Reflection on Today’s Daily Readings by Fr. Bertrand Buby, SM
Scripture: Lectionary # 459. Job 38:1,12-21.40:3-5. Psalm
139:1-3,7-8.9-10.13-14. Luke 10:13-16:
Job is confronted by God in the midst of a tempest! We,too, experience
some tempests, and they may be from God trying to tell us something about
how to improve. No one likes confrontation not even God, but since God sees
the whole drama of salvation history for humans and is concerned for
everyone of us whether we are Jewish, Christian, atheist, Muslim, etc. We
are all God's children even those who do not accept being children of God.
Job is a good example for us as he now has to listen to God. Only a
tempest could bring him to the point of not listening to his wife, to his
so called four friends--even the cocky youngster among them. Now it is
only God and Job for the rest of the book.
God's creative power and wisdom now takes over and Job is humbled and does
no longer dare to rant, rave, and philosophize about his mean condition on
a dung heap. God throttles him with the question could you have done
better than what I am telling you about all of creation that was the work
of my hands? Job remains silent and humbled and this is very wise of
him--finally! Job has put his hands to his mouth and continues to listen.
His type of wisdom is human, limited, and down to earth. He does not see or
understand the bigger picture that God is putting before him in and through
Then our liturgy gives us a bit of respite from the tour-de-force of God's
words to Job as we chant the response and listen to several verses of the
wisdom Psalm 139--one of the greatest reflections on human origins and the
beauty of God allowing us to share as co-creators in giving birth to a
child. Job has never gone back to mentioning his mother--that was a big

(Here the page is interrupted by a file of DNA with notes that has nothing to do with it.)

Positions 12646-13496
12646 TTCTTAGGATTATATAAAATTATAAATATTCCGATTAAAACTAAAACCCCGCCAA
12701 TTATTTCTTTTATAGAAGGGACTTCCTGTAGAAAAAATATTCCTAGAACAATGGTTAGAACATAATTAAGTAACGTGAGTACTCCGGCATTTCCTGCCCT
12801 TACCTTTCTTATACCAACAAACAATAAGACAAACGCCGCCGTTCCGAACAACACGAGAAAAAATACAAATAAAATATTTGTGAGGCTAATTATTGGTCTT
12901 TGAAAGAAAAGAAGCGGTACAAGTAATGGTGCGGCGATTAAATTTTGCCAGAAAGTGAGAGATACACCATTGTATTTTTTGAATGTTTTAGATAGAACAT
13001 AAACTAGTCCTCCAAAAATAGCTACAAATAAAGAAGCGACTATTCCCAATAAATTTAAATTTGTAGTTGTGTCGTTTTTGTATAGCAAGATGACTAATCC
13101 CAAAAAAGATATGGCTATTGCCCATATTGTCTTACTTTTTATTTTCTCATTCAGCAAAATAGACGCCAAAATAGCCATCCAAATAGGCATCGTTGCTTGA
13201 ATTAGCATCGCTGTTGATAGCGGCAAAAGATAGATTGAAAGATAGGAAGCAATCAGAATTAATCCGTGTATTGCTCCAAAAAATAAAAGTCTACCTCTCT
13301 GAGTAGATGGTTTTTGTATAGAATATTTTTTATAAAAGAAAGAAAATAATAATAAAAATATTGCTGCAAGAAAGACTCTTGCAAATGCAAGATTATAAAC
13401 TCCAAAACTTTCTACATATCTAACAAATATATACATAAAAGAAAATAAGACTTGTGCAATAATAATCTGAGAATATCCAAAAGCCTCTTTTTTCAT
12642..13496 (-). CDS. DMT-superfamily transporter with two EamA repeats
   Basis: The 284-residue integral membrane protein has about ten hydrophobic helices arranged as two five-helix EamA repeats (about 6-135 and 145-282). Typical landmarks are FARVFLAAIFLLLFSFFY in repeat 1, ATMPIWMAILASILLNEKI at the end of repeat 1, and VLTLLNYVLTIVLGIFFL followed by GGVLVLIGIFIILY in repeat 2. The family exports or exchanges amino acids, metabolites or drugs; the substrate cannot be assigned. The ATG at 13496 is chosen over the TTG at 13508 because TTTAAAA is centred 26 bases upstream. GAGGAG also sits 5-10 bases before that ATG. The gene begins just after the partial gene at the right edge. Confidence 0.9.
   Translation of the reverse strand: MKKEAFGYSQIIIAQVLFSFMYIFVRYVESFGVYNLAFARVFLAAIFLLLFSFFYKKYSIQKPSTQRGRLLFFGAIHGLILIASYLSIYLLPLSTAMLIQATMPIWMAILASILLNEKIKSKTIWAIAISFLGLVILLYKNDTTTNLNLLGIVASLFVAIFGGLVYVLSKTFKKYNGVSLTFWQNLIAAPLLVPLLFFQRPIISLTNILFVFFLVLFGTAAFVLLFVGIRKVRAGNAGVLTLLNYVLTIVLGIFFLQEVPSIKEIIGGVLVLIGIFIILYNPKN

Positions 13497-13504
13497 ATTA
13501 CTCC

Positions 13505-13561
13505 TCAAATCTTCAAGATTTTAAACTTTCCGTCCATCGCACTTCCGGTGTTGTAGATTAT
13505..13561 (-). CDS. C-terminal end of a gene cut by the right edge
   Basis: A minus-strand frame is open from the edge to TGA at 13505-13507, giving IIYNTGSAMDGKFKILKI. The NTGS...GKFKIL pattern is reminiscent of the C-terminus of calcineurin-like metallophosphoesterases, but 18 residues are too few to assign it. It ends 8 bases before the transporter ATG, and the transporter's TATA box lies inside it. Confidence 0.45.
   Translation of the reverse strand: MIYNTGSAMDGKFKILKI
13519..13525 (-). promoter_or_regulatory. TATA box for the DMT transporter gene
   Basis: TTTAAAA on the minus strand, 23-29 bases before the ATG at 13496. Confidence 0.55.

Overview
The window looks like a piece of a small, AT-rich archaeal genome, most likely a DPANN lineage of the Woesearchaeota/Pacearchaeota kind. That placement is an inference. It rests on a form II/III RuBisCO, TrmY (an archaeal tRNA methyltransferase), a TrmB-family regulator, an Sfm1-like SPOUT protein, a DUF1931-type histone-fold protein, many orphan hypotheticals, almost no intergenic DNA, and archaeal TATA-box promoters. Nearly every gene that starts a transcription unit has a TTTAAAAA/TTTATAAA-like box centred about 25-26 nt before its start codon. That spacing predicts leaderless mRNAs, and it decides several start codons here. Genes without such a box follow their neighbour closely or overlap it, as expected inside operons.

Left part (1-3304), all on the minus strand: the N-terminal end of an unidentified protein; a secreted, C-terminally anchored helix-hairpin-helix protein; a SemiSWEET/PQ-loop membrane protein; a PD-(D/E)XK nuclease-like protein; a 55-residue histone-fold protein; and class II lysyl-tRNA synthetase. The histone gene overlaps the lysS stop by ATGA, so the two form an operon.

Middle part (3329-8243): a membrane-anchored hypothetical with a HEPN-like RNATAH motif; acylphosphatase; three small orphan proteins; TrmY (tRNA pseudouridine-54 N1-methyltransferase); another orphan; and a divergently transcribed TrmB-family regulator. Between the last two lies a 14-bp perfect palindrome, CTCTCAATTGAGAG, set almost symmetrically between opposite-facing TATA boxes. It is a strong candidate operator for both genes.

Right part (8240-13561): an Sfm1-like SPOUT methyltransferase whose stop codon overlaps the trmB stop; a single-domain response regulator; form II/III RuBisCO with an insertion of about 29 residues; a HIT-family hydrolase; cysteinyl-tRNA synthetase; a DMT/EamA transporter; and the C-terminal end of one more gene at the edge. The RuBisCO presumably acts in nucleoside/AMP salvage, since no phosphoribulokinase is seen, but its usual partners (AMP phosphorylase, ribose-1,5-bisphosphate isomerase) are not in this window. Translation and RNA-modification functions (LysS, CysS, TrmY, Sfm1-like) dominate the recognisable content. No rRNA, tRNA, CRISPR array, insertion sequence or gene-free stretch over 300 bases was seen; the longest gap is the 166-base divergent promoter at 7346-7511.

mistake, but now the psalmist does reflect on how wondrously he is being
made in his mother's womb and then comes to light and starts to grow into
the fulness of life picking up some wisdom along the way. The psalm is
really a biblical support for the Right to Life. Job wanted to curse the
day he was born and yet he had not asked his mother if he should do this.
He was good but plane dumb. Through this Psalm we can pray for an end to
abortions and we can thank God that we were not aborted that our mothers
and fathers were open to God's mystery of giving them children and life to
help those children learn the ways of human and divine wisdom.
Our own efforts in life should be the dynamism that we bring to our world
each morning we wake up. We always are growing in all dimensions of life
and the spiritual area is central to praising God and keeping ourselves
going in a world that is becoming a tempest like Job experienced yet God is
there speaking to us no matter what our beliefs are. We all are God's
children whether we like it or not or buy into it. It is a truth and a
Wisdom literature tells us that the happy and fortunate person is the one
who is content with her or his lot in live. Are we? Do we complain like
Job? Do we listen to our so called four friends as Job did? This final
thought coming near the end of our reflection on Job is said in the
synagogue for morning prayer: "Praised are you, O Lord our God, King of the
universe, who gave understanding to the rooster to distinguish between day
and night." (Berakoth 60 b.) We are being informed by verse 38 of our
reading from Job to recite a morning prayer similar to that one as we hear
the crowing of the rooster." Or of our alarm clock. Some of which do have
a rooster's crowing. Good day! Amen.
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